Luis Suarez had an impressive game, as he played as more of a false 9 for Liverpool. United struggled to deal with the 3v2 advantage Liverpool had in the midfield, but Luis Suarez made it worse. Instead of staying up front, attacking at the goal, he would drop into the midfield as a false 9, which helped overload the midfield 4v2. He would drop deep to receive the ball, and he could then turn and run at the defense. Not only was he running at the defense, he had passing options.

Sterling stayed near the right touchline, but Borini was frequently making runs from the left to try and get behind United’s defense. A good example came in the 14th minute, when Luis Suarez received the ball about 40 yards from the goal. He had the space to turn with the ball, and run at Carrick before he threaded a through ball in the right channel to Borini, who cut between the United’s center backs. Unfortunately for Liverpool, the ball was slightly heavy and Borini was nearly at the byline when he trapped it. He turned to center the ball and a sliding tackle by Jonny Evans deflected the ball so Ferdinand could clear it out of play.

United’s defense plays strong

Liverpool was able to control possession during the first half due to their advantage in the midfield, but they weren’t able to convert this advantage into goals. Rio Ferdinand and Jonny Evans played extremely well for United, causing problems for Liverpool as they tried to play through the middle. Ferdinand completed 5 tackles, while the center-backs were able to win 10 ground duels between them.

The middle of United’s backline was strong, defending the middle of the penalty area very well but the fullbacks struggled at times. Raheem Sterling caused problems for Patrice Evra, as he struggled to deal with his pace. The 17-year old operated along the touchline, as he was able to beat Evra 4 out of 5 times when he took him on. Sterling was able to repeatedly drive past Evra, and get near the touchline where he would try to play in crosses, but he didn’t have much success as Evans and Ferdinand did well to cover the area.

The problems playing through the middle eventually lead Liverpool to play the ball out wide, and try to play crosses into the box. This type of play is counter to Brendan Rodger’s strategy, as it has a low success rate and ends up giving possession to the opposition. Raheem Sterling on the right side and Glen Johnson on the left side were the main providers of crosses into the box, but they were only successful on 4 of their 26 attempts.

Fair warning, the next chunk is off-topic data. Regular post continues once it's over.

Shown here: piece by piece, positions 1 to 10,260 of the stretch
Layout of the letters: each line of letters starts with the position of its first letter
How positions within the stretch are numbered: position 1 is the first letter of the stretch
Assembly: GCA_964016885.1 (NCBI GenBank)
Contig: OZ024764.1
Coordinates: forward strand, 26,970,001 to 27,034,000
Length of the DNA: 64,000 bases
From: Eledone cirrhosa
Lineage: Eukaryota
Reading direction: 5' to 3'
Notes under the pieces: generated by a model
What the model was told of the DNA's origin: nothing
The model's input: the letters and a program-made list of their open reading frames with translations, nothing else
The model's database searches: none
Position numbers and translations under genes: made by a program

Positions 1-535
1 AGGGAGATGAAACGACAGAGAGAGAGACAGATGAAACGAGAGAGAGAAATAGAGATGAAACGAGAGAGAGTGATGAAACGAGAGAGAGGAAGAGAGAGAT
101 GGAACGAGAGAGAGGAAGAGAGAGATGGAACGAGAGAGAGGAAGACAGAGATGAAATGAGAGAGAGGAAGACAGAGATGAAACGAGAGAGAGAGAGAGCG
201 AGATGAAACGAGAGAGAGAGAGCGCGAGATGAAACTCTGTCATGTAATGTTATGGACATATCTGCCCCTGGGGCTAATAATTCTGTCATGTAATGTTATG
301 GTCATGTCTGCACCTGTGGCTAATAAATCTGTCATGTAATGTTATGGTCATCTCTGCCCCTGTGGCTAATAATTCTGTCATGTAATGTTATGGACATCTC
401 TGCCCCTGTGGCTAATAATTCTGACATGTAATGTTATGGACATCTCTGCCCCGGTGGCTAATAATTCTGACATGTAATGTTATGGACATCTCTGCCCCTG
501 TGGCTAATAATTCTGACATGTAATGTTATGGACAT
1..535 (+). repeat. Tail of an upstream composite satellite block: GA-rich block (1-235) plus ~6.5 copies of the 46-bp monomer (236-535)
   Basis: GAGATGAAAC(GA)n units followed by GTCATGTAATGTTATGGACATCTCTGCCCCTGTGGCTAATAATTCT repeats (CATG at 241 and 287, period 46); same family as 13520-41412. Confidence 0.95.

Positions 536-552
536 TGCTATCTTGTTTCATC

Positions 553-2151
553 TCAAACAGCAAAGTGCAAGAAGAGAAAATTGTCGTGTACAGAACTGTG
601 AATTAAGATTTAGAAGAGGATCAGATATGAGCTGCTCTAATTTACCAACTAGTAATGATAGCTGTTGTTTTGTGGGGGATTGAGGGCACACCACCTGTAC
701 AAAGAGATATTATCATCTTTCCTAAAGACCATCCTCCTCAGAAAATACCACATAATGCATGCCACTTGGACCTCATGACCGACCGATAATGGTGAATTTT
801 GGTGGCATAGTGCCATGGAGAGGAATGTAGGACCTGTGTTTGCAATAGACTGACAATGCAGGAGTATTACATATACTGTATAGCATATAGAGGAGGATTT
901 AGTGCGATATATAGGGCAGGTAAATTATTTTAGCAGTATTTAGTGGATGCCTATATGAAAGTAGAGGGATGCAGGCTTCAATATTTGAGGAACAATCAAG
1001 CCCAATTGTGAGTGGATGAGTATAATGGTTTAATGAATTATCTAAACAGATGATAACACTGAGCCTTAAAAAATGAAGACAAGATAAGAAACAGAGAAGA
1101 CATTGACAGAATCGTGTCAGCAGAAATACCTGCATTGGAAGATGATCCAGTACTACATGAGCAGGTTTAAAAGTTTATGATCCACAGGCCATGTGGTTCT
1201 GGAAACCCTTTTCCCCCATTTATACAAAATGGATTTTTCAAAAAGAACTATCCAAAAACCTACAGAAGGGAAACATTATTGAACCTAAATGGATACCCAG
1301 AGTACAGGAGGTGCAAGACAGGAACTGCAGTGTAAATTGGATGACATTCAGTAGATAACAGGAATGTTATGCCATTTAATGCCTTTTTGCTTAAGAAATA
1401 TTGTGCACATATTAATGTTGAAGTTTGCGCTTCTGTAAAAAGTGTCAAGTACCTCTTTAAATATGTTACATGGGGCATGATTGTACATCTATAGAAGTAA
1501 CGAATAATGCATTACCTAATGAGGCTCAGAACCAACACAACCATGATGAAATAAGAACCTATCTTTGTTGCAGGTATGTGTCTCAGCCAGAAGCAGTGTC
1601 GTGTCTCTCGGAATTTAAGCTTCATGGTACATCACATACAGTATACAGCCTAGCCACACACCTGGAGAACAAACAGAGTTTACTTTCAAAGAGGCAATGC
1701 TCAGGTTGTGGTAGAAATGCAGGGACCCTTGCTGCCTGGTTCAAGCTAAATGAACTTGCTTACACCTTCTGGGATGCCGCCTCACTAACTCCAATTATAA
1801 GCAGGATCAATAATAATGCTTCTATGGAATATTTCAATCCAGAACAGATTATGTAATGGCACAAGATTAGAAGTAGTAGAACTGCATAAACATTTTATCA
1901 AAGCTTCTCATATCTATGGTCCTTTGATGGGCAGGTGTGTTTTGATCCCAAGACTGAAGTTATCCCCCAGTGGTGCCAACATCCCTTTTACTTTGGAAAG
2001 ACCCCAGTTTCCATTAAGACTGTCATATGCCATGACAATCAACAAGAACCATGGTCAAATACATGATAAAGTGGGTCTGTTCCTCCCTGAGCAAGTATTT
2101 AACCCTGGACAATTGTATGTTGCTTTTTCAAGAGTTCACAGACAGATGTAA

Sitting deep

As the first half went along, United altered their strategy as they had little success getting forward on the counter attack. Liverpool’s fullbacks were able to get forward on the attack, and this pressed Nani and Valencia deep into their own zone. This made United unable to launch any type of successful counter-attack. Once Nani and Valencia were forced to drop deep to defend, Shinji Kagawa started dropping into the midfield to mark Joe Allen. This weakened Liverpool’s control of the midfield, but Liverpool were still able to control possession.

After the first 10 minutes, Liverpool had 62% possession for the rest of the first half. In the 39th minute, Liverpool’s dominance of the game came to a close. Jonjo Shelvey picked up a straight red card for a reckless two footed tackle on Jonny Evans, and this left Liverpool with 10 men.

Second half changes

A man down, Liverpool replaced an injured Fabio Borini with Suso.  They came out and were able to score within a minute. Suso tried to play a cross in from the left wing, but it was headed away by Ferdinand, but it fell right to Glen Johnson. Johnson flicked the ball over Rafael at the edge of the 18 yard box and continued his run forward. Paul Scholes poked the ball away from Johnson, but it came to Gerrard near the penalty spot. Gerrard controlled the ball with his chest, and then turned the ball into the net on the half volley.

Sir Alex Ferguson took off the ineffective Nani and replaced him with Paul Scholes. This change meant that Michael Carrick and Paul Scholes would now sit deep in the midfield, while Ryan Giggs moved out to the left wing. This alignment put United in a much better position to control possession, and get back into the game.